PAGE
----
China faces stability threat from aging: report

BEIJING (Reuters) - China faces a threat to its social stability and economic growth from a population which is aging before the country becomes wealthy and must tackle the problem properly, a report released on Wednesday said.

The U.S.-based Center for Strategic and International studies warned that by 2050 China will have more than 438 million people older than 60, with over 100 million of them 80 and above.

The country will have just 1.6 working-age adults to support every person aged 60 and above, compared with 7.7 in 1975.

“The ‘premature aging’ of China’s population ... poses broader challenges that reach far beyond retirement policy,” the authors of the report wrote.

“It threatens to impose a rising burden on the young, slow economic and living standard growth and become a socially destabilizing force in a country where the stresses of rapid modernization are already straining the civic fabric.”

China’s population growth has slowed over the last three decades since the introduction of a one-child policy for most couples, but people are now living longer due to rising living standards which have followed breakneck economic growth.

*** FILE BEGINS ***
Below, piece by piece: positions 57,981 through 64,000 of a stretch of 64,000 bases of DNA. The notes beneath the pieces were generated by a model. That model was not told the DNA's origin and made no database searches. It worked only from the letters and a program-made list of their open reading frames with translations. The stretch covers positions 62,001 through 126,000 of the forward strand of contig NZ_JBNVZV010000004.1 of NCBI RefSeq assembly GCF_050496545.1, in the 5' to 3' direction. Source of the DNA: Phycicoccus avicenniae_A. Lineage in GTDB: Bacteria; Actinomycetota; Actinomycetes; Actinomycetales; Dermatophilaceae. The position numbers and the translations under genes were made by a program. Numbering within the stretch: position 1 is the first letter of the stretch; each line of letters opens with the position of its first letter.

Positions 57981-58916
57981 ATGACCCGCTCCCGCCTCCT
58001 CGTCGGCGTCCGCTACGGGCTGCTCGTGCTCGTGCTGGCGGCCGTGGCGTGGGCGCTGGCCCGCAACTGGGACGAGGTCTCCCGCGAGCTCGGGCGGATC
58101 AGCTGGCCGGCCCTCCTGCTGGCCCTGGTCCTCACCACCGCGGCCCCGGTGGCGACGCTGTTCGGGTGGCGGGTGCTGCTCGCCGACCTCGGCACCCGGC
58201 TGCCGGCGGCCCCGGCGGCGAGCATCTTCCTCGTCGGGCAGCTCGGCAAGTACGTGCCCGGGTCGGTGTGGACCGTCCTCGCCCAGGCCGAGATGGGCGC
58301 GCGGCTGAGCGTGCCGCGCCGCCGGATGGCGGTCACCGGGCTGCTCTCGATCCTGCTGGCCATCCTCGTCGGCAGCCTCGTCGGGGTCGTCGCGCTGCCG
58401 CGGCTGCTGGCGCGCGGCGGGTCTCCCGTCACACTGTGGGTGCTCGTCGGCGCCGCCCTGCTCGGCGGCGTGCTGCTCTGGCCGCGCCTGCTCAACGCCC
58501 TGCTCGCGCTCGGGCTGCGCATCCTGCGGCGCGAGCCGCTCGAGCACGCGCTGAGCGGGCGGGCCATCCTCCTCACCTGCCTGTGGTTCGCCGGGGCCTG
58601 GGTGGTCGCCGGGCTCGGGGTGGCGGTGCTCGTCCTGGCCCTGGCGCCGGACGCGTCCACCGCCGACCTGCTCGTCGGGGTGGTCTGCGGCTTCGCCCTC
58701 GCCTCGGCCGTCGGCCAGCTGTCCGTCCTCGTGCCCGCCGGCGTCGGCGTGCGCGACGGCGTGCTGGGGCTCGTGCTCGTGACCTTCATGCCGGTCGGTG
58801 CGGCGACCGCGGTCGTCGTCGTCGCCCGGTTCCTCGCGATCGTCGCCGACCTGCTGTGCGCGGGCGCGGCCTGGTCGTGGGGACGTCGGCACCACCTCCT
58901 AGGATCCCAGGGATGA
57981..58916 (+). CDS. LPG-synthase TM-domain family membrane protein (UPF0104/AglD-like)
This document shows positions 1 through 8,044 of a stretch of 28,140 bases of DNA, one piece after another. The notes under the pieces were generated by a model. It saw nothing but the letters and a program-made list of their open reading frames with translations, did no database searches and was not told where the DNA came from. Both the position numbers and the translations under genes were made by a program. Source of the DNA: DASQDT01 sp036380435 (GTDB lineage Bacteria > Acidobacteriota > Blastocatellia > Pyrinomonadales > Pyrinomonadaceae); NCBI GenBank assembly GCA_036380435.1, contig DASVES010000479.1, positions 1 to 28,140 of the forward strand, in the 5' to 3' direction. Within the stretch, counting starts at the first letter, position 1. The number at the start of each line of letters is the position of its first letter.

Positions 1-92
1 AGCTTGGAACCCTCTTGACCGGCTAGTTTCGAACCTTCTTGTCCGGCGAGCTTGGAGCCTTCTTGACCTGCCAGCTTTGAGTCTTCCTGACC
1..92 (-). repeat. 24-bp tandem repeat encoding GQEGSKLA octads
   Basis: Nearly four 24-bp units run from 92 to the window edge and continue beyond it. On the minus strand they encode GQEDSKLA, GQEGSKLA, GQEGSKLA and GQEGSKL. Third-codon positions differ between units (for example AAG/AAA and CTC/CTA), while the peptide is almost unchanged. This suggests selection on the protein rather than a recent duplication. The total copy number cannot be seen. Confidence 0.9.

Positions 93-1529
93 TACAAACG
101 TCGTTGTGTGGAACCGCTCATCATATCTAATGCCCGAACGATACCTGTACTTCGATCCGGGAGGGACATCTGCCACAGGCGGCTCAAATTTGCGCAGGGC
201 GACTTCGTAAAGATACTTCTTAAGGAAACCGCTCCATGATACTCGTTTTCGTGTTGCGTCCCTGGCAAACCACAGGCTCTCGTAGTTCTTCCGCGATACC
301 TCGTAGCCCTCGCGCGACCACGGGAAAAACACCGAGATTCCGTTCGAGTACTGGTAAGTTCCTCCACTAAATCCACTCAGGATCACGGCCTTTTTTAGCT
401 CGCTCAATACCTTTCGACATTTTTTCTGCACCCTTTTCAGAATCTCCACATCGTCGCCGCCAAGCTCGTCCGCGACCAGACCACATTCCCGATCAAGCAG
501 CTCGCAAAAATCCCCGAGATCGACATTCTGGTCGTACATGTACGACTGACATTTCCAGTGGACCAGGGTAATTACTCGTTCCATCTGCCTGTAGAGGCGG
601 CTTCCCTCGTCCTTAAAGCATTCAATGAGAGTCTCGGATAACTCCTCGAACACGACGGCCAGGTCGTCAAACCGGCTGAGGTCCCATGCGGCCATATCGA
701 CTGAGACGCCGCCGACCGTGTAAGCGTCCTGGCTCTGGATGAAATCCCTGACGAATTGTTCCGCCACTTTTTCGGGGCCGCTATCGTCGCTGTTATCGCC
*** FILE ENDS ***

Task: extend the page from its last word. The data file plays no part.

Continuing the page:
China is ill-prepared to cope with its graying population, with an underfunded state pensions system and shrinking family sizes removing a traditional layer of support for elders, as well as reducing the number of workers who can support them.

“China’s age wave is arriving in a society which is still in the midst of development,” said one of the report’s authors, Richard Jackson.

The country is building a social safety net, to replace the cradle-to-grave security once offered by state-owned enterprises.

The central government spent 276.16 billion yuan ($40.43 billion) on social welfare and employment in 2008, 19.9 percent more than it did in 2007, according to state media. Beijing has also announced a 10 percent rise in pensions for retired workers.

Still, less than one-third of China’s total workforce gets any kind of pension cover at present, the report said, and if the government does not take strong steps retirees will face a difficult old age.

“Concerted action on the long-term challenge is needed now to ensure China’s economic fundamentals remain strong when it emerges from the current crisis,” it added. “It may even help mitigate the crisis by bolstering investor confidence in the government’s economic stewardship.”

What Beijing should do is guarantee a minimum pension for all old people, which may be expensive in the short-term but would have long-term benefits, the report argued.

“Without an effective retirement policy, it is difficult to envision a prosperous, long-term future for China.”

Reporting by Ben Blanchard; Editing by Nick Macfie